Meagan currently lives in Paicines CA (near Hollister), but has local ties. “My grandmother lived in Portola in the 1980s and 1990s and is buried there. We visited her a lot in the summer time and I remember driving up along the Feather River, admiring the power of water to shape rocks. I loved swimming in the rivers and lakes! My mom, brother, sister-in-law, and niece all currently live in Chester, right on the edge of the Lassen National Forest.”
She spends parts of June and July conducting butterfly surveys at Mt. Lassen, in Quincy's Butterfly Valley, and on Mt. Hough - along with many other locations in the mountains of northeast California.
Gnekow’s project for the residency will be to produce a book of drawings that illustrate the ecosystems surrounding the Black Mountain Lookout and within the Plumas National Forest. Her public presentations will bring her into Plumas County elementary schools.
Lenora Herndon (r) & Wendy Wayman (l) are life-long artists pursuing artistic interests and refining their skills as painters through private lessons and in artist workshops and classes at Feather River College. Both have been teachers. Wayman taught English at several colleges. Herndon served for nine years as the art instructor at Plumas Christian School and is currently an Artist in the School with Plumas Arts.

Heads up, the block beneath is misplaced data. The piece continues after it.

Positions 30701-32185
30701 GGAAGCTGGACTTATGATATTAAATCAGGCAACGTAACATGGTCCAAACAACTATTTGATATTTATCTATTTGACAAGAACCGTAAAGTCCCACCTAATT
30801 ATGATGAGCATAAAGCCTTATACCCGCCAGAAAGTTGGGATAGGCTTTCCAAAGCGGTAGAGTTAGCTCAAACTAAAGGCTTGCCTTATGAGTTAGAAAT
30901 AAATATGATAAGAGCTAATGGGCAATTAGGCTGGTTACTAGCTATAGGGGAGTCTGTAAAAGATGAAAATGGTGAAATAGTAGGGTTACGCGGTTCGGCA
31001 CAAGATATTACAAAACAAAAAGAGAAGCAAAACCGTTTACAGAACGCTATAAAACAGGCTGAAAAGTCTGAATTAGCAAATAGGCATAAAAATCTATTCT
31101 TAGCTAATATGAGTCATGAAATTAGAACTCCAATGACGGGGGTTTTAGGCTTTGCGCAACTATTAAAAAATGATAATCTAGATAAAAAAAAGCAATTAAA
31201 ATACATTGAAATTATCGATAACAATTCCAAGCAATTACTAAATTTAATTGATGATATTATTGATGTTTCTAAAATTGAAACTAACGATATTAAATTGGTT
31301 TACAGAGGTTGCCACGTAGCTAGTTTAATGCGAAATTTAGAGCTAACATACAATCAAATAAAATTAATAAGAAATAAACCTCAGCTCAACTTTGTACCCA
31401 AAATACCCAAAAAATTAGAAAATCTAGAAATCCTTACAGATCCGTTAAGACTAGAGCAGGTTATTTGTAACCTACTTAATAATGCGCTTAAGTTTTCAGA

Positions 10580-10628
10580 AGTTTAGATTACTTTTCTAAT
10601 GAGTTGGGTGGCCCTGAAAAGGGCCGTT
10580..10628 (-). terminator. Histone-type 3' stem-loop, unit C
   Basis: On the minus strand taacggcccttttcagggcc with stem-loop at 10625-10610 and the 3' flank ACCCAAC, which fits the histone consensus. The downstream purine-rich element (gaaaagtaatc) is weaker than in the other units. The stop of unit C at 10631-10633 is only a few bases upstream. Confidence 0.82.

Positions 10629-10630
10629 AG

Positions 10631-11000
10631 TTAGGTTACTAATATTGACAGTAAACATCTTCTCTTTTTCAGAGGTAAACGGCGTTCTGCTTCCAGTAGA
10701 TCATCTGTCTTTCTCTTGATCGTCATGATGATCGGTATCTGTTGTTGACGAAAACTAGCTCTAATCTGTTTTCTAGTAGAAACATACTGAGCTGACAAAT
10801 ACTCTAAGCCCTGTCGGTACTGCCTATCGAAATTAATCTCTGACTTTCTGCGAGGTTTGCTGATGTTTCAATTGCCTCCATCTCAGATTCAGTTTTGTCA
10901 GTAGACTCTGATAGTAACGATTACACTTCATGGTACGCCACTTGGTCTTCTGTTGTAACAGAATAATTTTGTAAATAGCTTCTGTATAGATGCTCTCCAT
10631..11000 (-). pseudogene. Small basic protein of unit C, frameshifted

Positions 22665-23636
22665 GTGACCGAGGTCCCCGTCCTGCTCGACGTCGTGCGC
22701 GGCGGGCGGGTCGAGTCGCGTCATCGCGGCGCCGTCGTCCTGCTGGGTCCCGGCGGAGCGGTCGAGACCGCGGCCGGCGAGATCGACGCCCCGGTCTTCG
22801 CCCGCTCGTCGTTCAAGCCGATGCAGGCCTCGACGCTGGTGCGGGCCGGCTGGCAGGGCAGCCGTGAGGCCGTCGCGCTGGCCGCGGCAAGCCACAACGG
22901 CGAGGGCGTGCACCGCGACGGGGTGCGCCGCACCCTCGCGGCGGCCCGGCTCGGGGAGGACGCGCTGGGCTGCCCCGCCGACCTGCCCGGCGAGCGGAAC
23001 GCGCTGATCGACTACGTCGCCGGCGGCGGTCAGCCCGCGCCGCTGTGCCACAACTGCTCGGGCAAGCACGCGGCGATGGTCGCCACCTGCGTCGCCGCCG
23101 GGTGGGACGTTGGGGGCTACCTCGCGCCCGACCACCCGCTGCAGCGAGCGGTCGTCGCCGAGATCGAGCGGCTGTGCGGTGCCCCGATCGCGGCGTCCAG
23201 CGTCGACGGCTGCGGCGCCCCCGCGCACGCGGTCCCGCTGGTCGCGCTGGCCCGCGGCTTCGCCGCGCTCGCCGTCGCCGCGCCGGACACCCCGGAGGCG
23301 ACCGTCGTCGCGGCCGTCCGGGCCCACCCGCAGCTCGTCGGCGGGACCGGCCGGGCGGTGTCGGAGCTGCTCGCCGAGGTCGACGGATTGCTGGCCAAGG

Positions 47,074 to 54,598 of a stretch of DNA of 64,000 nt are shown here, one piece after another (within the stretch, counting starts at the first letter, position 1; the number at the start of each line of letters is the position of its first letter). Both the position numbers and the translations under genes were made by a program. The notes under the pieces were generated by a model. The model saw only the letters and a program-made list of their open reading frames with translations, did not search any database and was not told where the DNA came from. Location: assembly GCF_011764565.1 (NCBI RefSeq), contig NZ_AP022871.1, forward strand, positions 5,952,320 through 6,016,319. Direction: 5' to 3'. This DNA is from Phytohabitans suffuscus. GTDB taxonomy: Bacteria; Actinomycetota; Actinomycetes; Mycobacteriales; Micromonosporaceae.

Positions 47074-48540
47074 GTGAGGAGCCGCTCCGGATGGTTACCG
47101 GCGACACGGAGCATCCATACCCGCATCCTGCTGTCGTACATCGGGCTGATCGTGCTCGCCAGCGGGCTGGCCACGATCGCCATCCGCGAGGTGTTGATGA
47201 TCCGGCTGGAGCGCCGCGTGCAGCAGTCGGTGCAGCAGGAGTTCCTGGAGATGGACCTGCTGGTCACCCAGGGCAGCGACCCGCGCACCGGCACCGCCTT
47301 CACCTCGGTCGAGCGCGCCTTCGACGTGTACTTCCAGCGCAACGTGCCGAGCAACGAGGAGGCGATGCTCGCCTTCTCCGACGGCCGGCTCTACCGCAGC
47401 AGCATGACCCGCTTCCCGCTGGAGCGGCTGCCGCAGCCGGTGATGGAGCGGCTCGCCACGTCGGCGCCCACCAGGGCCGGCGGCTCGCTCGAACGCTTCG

The approach to their residency is entitled “Plein Air par Deux.” With it they challenge the notion that aesthetic engagement with Nature need be a solitary activity. To describe it they use an oft-quoted saying in Plein Air circles “it takes two artists to paint: one to paint and the other to tell her when to stop.”
“We have found this to be true. In both inspiration and execution, working together helps us meet the demands of chasing the light, working quickly, and battling the hostile elements: like turpentine-seeking horntail wasps or late afternoon winds.”
Work produced by this artistic duet will be the featured Plumas Arts Gallery show in November of 2018.